Obelisks In The Garden

by Dr. William C. Welch, Professor & Landscape Horticulturist, Texas AgriLife Extension Service
Larger metal obelisk with 'Peggy Martin' roses
Larger metal obelisk with 'Peggy Martin' roses
Variegated ivy on smaller obelisk
Variegated Ivy on smaller obelisk

Consider an obelisk as a focal point for your garden. Obelisks have been popular throughout civilization. Modern ones range from two to ten feet tall and are typically four- sided pyramidal structures tapered to the top. They imitate the very large stone monuments from classical times. Obelisks add vertical interest and are often made of iron or wood latticing forming dramatic display opportunities for roses or other ornamental vines. Low growing shrubs, perennials and groundcovers provide many opportunities for creating special settings around obelisks in the garden.

When choosing roses for these structures consider those with limber canes that can be easily woven into the lattice work. Some good examples are 'Peggy Martin', 'Climbing Iceberg', 'Red Cascade' and 'Cl. Cramoisi superieur'. Carolina jasmine, (Gelsemium sempervirens), cross vine (Bignonia capreolata) or Confederate jasmine (Trachelospermum jasminoides) are especially good choices since they are evergreen.

Even small obelisks need to be firmly set into the ground to prevent blowing over. Keep in mind that wind resistance is much greater when the obelisk is covered with vines. A mandevilla (Mandevilla x amoena 'Alice du Pont', for example) is a popular choice for summer color in the garden. They bloom from spring till frost but require winter protection. The small (3') metal obelisk provides support for the vine and is decorative even when not planted. The larger obelisk illustrated in this article is covered with a variegated English ivy that is winter hardy and provides year round interest. You can also make less formal obelisks with bamboo, dried grape vines or cedar posts with bark still intact.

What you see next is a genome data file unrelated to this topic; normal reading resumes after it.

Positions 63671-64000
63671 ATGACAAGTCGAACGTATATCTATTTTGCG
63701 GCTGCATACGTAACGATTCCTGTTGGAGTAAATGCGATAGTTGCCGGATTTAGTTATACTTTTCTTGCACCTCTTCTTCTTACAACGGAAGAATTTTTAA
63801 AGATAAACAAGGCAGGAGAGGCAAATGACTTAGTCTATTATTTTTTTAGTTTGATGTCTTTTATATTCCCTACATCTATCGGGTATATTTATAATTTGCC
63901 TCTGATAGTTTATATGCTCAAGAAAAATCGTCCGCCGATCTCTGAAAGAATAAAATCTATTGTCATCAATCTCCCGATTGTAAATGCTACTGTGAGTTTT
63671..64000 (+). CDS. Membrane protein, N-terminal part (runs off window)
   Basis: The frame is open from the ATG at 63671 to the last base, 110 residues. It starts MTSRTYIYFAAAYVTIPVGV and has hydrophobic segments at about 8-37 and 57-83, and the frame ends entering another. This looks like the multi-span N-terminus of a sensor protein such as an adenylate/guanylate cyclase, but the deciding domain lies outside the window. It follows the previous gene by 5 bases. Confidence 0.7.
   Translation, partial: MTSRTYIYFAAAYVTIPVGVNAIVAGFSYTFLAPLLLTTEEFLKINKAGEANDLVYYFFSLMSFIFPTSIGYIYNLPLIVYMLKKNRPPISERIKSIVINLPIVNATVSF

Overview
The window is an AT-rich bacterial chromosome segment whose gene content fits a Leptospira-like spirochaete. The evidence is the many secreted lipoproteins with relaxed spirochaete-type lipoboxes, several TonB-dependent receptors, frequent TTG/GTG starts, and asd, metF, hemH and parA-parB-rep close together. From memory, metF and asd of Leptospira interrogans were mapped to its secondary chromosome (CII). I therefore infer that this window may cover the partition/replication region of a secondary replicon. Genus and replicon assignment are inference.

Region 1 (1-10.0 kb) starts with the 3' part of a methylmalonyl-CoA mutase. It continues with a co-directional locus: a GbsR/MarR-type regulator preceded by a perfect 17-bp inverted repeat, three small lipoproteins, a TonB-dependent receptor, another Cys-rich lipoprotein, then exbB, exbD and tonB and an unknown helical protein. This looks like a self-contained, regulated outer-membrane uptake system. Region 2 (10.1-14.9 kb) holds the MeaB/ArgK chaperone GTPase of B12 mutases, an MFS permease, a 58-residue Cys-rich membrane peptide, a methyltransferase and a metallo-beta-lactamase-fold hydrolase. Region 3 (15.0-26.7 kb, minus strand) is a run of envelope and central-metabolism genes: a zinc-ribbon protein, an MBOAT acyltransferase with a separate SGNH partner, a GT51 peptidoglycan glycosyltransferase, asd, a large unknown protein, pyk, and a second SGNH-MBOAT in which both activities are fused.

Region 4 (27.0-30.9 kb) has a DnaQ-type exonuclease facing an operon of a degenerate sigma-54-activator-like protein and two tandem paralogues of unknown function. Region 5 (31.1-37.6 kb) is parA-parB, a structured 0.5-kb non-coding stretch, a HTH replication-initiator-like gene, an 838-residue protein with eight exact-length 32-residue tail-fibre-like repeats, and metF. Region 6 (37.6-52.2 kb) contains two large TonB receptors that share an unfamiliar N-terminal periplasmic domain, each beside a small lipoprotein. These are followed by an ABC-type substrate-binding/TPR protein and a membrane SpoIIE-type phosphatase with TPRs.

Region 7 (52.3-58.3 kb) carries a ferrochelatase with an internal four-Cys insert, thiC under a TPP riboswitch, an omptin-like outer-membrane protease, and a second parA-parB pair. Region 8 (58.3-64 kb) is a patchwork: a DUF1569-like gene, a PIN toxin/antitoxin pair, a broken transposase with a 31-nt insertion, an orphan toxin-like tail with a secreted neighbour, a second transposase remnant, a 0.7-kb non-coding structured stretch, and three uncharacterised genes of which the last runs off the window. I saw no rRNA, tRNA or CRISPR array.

Annual vines are also great on obelisks. Morning glories, moon vines,and hyacinth beans are great for summer while sweet peas and climbing nasturtiums are good for late winter and spring. Edible options include tomatoes, green beans and edible pod peas. Be sure to use a good, professional potting mix and sufficiently large pots so that plants do not dry out too quickly.

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